NZ move disappoints Burma opposition leader

Pro-democracy leader Aung San Suu Kyi with US President Barack Obama at her home in Yangon. REUTERS/Soe Zeya Tun
Pro-democracy leader Aung San Suu Kyi with US President Barack Obama at her home in Yangon. REUTERS/Soe Zeya Tun
Aung San Suu Kyi has expressed disappointment that governments including New Zealand are calling her country Myanmar - a name chosen by its military rulers - rather than Burma.

"I shall always refer to this country as Burma, until the Burmese people decide what they want it to be called," the opposition leader said after meeting New Zealand Prime Minister John Key in the capital Naypyidaw on Thursday.

The Australian and New Zealand governments have recently officially recognised the name Myanmar as the country continues democratic reforms after decades of iron-fisted military rule.

But Ms Suu Kyi, a Nobel laureate who spent about 15 years under house arrest in her struggle for democracy, says Myanmar's transition is far from complete.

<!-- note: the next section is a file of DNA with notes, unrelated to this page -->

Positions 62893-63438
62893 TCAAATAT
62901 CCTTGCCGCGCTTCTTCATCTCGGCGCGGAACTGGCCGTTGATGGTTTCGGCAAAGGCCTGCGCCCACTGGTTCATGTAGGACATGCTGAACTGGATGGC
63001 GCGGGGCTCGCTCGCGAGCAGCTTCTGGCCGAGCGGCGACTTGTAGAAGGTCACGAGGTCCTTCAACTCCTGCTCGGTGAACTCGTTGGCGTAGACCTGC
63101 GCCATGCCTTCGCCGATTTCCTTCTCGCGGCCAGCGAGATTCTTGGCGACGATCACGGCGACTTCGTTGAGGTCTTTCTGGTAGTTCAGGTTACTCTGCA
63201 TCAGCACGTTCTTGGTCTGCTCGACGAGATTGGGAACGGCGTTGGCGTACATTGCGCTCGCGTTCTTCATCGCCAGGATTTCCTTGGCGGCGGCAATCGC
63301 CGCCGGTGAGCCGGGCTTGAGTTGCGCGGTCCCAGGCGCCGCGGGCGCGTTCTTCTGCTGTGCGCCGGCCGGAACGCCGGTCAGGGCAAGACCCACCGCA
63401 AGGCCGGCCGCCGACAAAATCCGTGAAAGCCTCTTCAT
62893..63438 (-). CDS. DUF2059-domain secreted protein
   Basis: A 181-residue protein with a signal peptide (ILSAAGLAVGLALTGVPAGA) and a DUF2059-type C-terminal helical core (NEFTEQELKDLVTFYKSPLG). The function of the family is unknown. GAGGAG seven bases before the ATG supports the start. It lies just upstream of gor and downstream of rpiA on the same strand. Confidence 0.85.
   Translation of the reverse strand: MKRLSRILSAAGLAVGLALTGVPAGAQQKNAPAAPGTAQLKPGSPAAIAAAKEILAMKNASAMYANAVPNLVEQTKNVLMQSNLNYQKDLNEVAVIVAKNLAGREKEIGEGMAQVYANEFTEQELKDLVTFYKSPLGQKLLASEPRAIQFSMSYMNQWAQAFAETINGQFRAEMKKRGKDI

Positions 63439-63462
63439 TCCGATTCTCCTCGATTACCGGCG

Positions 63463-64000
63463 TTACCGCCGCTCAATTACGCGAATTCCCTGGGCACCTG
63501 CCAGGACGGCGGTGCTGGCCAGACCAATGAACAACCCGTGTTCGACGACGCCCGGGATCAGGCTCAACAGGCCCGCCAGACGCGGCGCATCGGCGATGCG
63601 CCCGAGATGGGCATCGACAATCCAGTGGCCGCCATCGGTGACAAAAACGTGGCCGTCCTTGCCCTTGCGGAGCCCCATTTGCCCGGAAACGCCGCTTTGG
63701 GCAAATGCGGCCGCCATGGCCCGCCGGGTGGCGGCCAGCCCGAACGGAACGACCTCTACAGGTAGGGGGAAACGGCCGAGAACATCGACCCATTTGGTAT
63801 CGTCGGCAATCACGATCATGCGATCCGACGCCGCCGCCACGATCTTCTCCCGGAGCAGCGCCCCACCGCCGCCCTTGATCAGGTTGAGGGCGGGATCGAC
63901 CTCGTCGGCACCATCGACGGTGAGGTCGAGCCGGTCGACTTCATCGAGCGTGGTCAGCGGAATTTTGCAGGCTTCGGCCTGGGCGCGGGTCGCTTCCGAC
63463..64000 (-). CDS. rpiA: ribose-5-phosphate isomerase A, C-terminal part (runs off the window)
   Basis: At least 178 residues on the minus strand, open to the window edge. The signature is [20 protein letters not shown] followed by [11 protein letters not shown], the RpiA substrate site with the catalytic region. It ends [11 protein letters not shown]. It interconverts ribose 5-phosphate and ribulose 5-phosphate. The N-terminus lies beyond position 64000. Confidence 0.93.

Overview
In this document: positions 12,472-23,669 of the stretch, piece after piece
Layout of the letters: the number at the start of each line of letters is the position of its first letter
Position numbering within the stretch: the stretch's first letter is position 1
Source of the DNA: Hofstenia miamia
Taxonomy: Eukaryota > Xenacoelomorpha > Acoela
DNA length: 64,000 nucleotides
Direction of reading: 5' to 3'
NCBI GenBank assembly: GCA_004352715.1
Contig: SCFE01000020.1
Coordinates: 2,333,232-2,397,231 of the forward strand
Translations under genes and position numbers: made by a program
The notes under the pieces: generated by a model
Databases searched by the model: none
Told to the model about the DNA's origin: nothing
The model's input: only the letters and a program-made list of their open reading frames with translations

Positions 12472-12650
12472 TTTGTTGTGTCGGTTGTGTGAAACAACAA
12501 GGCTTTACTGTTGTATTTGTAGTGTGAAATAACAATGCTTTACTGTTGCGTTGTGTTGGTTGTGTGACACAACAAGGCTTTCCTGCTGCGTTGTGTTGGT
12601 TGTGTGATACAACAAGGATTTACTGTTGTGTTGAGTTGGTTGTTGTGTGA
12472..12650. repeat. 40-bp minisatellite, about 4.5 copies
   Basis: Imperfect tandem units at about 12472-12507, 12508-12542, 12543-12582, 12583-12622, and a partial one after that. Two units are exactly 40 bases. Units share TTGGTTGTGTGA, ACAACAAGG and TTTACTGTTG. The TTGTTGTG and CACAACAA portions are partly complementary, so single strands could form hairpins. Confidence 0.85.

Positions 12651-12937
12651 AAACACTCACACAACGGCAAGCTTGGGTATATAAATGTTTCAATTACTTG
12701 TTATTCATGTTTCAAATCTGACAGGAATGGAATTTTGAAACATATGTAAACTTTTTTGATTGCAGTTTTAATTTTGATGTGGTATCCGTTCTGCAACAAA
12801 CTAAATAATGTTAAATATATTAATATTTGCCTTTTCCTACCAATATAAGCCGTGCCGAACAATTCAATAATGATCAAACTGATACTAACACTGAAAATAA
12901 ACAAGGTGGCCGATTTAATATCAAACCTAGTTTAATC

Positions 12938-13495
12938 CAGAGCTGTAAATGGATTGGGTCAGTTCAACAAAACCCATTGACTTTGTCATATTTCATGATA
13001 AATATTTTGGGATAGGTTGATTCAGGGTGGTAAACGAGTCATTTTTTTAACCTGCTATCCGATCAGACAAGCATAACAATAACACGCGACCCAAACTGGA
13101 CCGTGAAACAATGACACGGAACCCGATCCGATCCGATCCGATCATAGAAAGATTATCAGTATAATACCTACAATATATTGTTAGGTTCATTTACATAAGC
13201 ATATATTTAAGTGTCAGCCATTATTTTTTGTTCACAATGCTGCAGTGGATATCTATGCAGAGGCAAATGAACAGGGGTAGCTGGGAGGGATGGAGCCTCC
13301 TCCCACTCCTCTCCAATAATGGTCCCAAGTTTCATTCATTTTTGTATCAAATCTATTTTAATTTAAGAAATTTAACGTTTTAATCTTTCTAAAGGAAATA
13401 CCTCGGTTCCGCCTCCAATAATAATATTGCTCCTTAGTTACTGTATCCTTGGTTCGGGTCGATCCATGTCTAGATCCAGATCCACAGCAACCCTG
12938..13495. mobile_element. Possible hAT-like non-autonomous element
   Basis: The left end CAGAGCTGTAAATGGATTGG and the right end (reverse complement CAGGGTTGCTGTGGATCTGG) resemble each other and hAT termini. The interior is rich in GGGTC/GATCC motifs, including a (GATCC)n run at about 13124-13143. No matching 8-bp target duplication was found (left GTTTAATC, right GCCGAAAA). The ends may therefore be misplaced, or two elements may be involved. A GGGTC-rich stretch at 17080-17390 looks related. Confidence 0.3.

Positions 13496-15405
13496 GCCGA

"The outside world has been very supportive and I think now they need to be a little bit more careful about how they support us," Ms Suu Kyi said.

"What we want is people-centred aid, rather than government-centred help."

She also said Myanmar must change its constitution, which currently bans her from taking the presidency in elections planned for 2015.

Mr Key's visit came just days after US President Barack Obama visited the country.

Prime Minister Julia Gillard met President Thein Sein on the sidelines of the Asia Europe Meeting (ASEM) in Laos this month in the first such meeting between Australian and Myanmarese leaders since 1984.

 

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